Having written All Our Own Work last year, the book on early productive cooperatives where the cooperative pioneer Joseph Greenwood was the central figure, I’ve been delighted to get an email through which tells me that his grave in Hebden Bridge’s Sandy Gate cemetery has been restored.
The gravestone had toppled over on to its front, leaving the grave unidentified. That’s now been remedied. My photo shows members of CROWS (Countryside Rights of Way Service), itself a cooperative, hard at work.
Joseph Greenwood is buried a very short distance from another important early co-operator, Jesse C. Gray. Gray, originally employed at the Hebden Bridge fustian cooperative, went on to become the Co-operative Union’s General Secretary at a key time in the movement’s development. His grave is marked by a marble monument funded by the movement.
Greenwood’s and Gray’s graves are included on an e-trail of radical and cooperative Hebden Bridge, available for downloading as a mobile phone app from http://www.pennineheritage.org.uk/Pennine-Trails. The trail is also available in booklet form from the local Tourist Information Centre.
I won’t be precisely in the cradle of the modern global cooperative movement tomorrow evening, but I will be very close to it. I’ll be in Whitworth, just north of Rochdale, giving a talk in the public library there on nineteenth century productive cooperatives based on my recent book All Our Own Work.
The talk is one of a regular series organised by the library manager in Whitworth. All credit to him and to his library service for the initiative. 7pm start, by the way, if you’re anywhere near.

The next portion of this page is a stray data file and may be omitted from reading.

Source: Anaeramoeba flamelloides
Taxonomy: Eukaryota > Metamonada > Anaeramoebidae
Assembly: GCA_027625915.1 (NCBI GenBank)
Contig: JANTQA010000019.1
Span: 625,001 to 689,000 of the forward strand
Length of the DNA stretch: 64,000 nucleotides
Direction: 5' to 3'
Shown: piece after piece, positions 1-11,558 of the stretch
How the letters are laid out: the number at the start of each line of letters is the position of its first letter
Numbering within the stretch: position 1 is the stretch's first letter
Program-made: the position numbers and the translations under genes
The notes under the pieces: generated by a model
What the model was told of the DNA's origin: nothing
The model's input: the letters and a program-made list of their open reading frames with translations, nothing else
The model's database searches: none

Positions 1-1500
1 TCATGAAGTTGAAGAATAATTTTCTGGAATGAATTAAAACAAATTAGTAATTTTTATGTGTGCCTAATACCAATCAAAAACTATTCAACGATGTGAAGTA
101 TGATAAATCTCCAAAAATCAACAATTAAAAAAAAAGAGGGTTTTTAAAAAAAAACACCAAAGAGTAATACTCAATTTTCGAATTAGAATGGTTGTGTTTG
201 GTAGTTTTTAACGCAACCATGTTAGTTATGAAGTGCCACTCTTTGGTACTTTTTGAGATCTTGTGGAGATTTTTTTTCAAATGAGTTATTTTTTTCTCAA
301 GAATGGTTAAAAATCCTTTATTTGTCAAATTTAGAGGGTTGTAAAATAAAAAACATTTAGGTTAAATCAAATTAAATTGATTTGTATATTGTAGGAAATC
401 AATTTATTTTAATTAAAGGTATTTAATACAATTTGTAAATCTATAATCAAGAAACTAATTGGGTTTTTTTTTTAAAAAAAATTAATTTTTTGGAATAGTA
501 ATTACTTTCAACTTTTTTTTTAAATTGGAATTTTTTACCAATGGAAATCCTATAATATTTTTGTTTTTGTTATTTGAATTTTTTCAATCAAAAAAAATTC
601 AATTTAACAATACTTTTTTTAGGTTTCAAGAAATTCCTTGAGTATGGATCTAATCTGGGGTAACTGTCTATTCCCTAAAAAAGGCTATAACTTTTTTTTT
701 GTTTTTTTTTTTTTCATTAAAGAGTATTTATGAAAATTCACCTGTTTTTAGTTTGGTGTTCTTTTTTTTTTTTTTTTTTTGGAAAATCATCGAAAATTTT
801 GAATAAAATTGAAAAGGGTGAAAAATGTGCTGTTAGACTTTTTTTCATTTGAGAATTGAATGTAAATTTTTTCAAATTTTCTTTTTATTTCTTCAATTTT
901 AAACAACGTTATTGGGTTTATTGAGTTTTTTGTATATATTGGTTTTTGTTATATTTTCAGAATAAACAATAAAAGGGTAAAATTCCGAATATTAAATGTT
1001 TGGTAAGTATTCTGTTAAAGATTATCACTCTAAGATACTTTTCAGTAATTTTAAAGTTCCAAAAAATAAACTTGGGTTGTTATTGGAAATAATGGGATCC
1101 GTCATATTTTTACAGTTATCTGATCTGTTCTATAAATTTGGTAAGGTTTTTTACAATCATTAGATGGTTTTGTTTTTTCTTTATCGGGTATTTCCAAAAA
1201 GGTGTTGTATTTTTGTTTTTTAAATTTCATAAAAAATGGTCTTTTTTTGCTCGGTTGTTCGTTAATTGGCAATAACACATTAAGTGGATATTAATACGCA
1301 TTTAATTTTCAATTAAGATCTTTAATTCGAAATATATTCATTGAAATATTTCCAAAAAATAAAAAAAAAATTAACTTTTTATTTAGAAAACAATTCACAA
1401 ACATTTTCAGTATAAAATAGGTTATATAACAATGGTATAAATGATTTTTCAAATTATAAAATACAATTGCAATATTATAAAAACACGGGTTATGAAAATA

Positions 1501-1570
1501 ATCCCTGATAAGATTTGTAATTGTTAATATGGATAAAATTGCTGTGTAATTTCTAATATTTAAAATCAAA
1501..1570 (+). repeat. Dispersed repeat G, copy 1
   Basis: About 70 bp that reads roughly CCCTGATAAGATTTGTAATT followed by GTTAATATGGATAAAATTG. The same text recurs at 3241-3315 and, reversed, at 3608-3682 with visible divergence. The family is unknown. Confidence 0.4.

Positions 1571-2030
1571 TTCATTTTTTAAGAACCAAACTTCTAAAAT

My book All Our Own Work, which tells the story of one of the pioneering nineteenth century ‘productive cooperatives’ (workers’ cooperatives), is published later this month, and will be launched on Friday June 26th at the Co-operative Congress evening reception at Birmingham Town Hall. I hope to see many old friends there.
The Hebden Bridge launch takes place the following weekend, on Sunday July 5th at 1pm in the Hebden Bridge Trades Club. All welcome.
An exhibition to tie in with the book’s publication is being put on at the Rochdale Pioneers Museum (Toad Lane, Rochdale), and I’ll be there for the launch event on Saturday July 18th at 1pm.
So plenty of dates for your diary! More information on my website here.
It’s always a treat to visit the Working Class Movement Library in Salford, the quite remarkable collection of books and material from progressive movements of all kinds in Britain and beyond which was the life’s work of Eddie and Ruth Frow, and there was a particular pleasure in being there on Saturday for an informal gathering of cooperative historians, facilitated by the UK Society for Co-operative Studies. Useful discussions, and a chance to catch up on what other research initiatives other people are engaged in at present.
And as it happened the day before I was at the Rochdale Pioneers Museum, in Toad Lane, Rochdale, also talking cooperative history. The museum will be hosting a small exhibition of the story of the Hebden Bridge textile mill run successfully by its workers in the nineteenth century, as a tie-in to my forthcoming book on the subject All Our Own Work. If you want a sneak preview you’ll find a short graphics-led account of this story which I have produced already available online on the Co-operative Heritage Trust’s website.